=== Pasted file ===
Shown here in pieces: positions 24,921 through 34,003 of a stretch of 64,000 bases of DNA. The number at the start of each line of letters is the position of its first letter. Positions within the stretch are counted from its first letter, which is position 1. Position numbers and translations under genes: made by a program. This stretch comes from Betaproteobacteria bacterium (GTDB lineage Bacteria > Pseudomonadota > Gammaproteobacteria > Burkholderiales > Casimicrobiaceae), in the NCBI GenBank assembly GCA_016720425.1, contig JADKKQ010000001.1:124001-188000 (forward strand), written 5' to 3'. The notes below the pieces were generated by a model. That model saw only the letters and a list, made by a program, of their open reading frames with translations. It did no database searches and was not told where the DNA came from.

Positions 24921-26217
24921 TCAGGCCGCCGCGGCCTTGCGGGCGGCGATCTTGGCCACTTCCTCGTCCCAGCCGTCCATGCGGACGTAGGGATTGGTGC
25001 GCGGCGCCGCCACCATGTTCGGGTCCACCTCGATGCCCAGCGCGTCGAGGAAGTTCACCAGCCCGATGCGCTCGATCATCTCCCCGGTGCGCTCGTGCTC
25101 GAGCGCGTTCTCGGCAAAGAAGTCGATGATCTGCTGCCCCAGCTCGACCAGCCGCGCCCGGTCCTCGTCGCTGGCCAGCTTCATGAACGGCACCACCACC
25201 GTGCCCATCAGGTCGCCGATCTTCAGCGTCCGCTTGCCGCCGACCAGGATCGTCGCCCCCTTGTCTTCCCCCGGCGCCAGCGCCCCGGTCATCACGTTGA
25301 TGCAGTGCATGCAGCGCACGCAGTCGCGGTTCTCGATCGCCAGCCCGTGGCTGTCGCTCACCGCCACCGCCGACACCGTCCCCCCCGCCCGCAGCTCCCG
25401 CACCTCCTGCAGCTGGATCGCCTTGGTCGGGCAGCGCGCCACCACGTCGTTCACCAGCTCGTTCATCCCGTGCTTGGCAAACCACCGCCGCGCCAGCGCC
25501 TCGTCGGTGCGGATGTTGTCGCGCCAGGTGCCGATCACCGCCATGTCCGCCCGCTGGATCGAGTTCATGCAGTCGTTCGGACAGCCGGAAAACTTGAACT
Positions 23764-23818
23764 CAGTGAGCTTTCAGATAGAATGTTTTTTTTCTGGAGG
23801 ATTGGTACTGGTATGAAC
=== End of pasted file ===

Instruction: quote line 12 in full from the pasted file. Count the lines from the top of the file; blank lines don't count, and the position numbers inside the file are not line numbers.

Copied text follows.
23801 ATTGGTACTGGTATGAAC